The 3.8 does not benefit from the use of any gasoline higher than 87. This is well known. You will get no greater mileage from burning higher octane gas in your Jeep. You will however burn more gasoline and waste more money. The choice is yours.
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Old 09-16-2011, 11:49 AM   #9
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Related query: I recall someone arguing that higher altitudes warrant using a higher octane gas, but I have no recollection of why that is or whether the view was generally accepted. Anyone have any comments?
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Old 09-16-2011, 11:50 AM   #10
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Sounds like couple people need to read up on combustion chamber! And fuel.
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Old 09-16-2011, 11:51 AM   #11
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Quote:
Originally Posted by Camojeep View Post
I've tried using 89 in my 11 JK auto and it didn't seem to make any difference. No more power or MPG.
Nor should it.
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Old 09-16-2011, 11:55 AM   #12
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Quote:
Originally Posted by oilwell1415 View Post
if you want to "clean it out" from time to time use a fuel additive that is meant to do that from a reputable source like bg.
bg?
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Old 09-16-2011, 12:01 PM   #13
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Related query: I recall someone arguing that higher altitudes warrant using a higher octane gas, but I have no recollection of why that is or whether the view was generally accepted. Anyone have any comments?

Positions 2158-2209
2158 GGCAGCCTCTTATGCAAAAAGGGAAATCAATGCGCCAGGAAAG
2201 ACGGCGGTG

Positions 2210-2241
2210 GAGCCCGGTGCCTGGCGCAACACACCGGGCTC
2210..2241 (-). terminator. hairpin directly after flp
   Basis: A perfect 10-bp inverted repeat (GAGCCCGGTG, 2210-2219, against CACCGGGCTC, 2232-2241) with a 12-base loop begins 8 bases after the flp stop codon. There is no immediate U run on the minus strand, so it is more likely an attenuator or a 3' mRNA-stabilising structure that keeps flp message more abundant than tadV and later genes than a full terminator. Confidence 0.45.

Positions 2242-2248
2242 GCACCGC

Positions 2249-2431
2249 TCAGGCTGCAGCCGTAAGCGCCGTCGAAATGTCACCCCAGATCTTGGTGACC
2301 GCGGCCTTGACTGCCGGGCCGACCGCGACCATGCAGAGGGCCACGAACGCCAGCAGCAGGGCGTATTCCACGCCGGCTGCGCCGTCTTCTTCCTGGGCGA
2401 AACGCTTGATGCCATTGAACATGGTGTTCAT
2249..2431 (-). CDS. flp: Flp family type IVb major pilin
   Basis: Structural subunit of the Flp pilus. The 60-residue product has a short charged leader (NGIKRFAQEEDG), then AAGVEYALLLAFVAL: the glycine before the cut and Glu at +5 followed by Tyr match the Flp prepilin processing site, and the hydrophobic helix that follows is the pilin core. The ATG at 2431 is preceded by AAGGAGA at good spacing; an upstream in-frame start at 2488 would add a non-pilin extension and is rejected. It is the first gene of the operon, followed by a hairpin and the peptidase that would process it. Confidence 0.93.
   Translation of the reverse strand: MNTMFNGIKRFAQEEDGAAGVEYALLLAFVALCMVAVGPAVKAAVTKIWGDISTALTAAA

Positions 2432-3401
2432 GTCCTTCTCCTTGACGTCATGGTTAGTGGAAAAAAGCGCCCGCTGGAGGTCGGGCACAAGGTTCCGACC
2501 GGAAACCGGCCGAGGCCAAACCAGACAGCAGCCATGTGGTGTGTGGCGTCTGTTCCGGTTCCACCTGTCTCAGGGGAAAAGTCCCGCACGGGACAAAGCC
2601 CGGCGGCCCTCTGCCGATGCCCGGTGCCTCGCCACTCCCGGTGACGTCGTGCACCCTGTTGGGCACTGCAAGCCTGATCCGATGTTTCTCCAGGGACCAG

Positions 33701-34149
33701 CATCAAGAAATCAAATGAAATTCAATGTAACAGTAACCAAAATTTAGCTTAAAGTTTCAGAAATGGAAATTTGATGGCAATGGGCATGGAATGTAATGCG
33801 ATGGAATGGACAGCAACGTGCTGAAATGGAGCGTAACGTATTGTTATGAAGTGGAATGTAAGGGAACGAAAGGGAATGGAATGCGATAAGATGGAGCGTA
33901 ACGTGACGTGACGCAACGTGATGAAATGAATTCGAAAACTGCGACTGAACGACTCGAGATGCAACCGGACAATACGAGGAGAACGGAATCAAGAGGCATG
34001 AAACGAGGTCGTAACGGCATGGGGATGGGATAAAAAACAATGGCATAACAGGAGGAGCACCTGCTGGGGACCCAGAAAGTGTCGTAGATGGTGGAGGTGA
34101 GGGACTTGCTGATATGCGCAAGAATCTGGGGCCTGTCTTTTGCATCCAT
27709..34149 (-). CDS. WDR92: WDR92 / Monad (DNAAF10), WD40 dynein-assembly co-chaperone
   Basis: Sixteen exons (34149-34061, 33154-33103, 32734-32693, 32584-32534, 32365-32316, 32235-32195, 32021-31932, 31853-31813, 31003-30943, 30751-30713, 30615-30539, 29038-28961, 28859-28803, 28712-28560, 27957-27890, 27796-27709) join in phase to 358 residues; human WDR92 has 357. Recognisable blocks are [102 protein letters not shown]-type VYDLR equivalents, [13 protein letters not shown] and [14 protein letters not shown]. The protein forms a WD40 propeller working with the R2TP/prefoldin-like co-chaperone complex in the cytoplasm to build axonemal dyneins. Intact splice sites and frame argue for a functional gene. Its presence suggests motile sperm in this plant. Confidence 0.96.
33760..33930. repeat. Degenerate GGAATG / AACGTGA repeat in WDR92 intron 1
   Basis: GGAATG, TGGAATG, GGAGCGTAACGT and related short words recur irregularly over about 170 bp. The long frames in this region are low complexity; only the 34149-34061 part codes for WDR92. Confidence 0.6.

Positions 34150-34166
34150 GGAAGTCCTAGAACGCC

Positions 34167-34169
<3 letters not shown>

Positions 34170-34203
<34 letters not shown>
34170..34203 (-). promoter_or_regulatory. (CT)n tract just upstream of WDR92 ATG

You actually need lower octane fuel at higher elevations because the air is thinner. The octane needed is determined by the temperature in the combustion chamber prior to ignition, which is determined by the temperature rise of the air/fuel during the compression process. The initial pressure of the air has a lot to do with that. In simplest terms, as volume decreases, pressure and temperature also increase. If you start with less pressure at the beginning of the compression process you will have less when the process is finished as well as a lower temperature.
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Old 09-16-2011, 12:04 PM   #14
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Related query: I recall someone arguing that higher altitudes warrant using a higher octane gas, but I have no recollection of why that is or whether the view was generally accepted. Anyone have any comments?
Actually, the higher you go above sea-level, the thinner the air. As the air thins, your engine has less compression and requires even lower octane. I know that in Denver, the typical three levels of gas they offer are each a couple notches lower in octane than where I am from in IA. My buddy that moved to Denver from IA also braggs about how the gas is less expensive out there, which is normally the case as the price of gas normally gets higher as the octane rating does.
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Old 09-16-2011, 12:04 PM   #15